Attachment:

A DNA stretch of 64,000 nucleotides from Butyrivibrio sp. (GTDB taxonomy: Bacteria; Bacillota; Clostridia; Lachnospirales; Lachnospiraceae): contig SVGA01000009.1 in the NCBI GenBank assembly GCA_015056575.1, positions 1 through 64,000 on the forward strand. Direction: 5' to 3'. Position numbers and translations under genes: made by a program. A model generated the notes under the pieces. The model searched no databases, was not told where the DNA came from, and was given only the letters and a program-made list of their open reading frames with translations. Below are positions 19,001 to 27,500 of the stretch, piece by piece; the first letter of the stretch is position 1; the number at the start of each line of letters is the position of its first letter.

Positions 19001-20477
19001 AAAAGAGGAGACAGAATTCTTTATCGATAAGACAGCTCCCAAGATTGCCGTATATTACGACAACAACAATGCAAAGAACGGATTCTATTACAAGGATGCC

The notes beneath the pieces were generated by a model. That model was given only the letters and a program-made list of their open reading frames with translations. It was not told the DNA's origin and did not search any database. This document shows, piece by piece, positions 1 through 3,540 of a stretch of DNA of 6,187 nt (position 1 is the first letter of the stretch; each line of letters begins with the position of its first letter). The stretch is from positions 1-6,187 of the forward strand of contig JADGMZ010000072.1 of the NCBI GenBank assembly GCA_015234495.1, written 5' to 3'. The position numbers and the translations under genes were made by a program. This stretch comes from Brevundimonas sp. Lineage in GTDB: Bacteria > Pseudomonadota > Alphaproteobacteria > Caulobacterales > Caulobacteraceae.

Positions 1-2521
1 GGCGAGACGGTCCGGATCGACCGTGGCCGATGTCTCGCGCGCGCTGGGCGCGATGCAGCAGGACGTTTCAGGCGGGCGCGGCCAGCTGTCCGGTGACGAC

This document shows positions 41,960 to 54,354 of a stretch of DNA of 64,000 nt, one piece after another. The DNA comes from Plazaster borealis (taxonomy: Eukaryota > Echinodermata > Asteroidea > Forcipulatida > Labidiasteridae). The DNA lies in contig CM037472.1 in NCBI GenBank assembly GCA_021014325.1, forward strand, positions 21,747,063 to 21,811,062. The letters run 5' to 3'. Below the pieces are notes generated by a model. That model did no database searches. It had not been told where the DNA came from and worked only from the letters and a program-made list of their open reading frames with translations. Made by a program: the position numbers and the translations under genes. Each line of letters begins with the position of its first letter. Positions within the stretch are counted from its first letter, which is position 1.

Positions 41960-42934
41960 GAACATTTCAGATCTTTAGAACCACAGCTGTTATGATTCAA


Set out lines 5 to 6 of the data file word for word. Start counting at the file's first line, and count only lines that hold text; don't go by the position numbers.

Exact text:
Positions 1-2521
1 GGCGAGACGGTCCGGATCGACCGTGGCCGATGTCTCGCGCGCGCTGGGCGCGATGCAGCAGGACGTTTCAGGCGGGCGCGGCCAGCTGTCCGGTGACGAC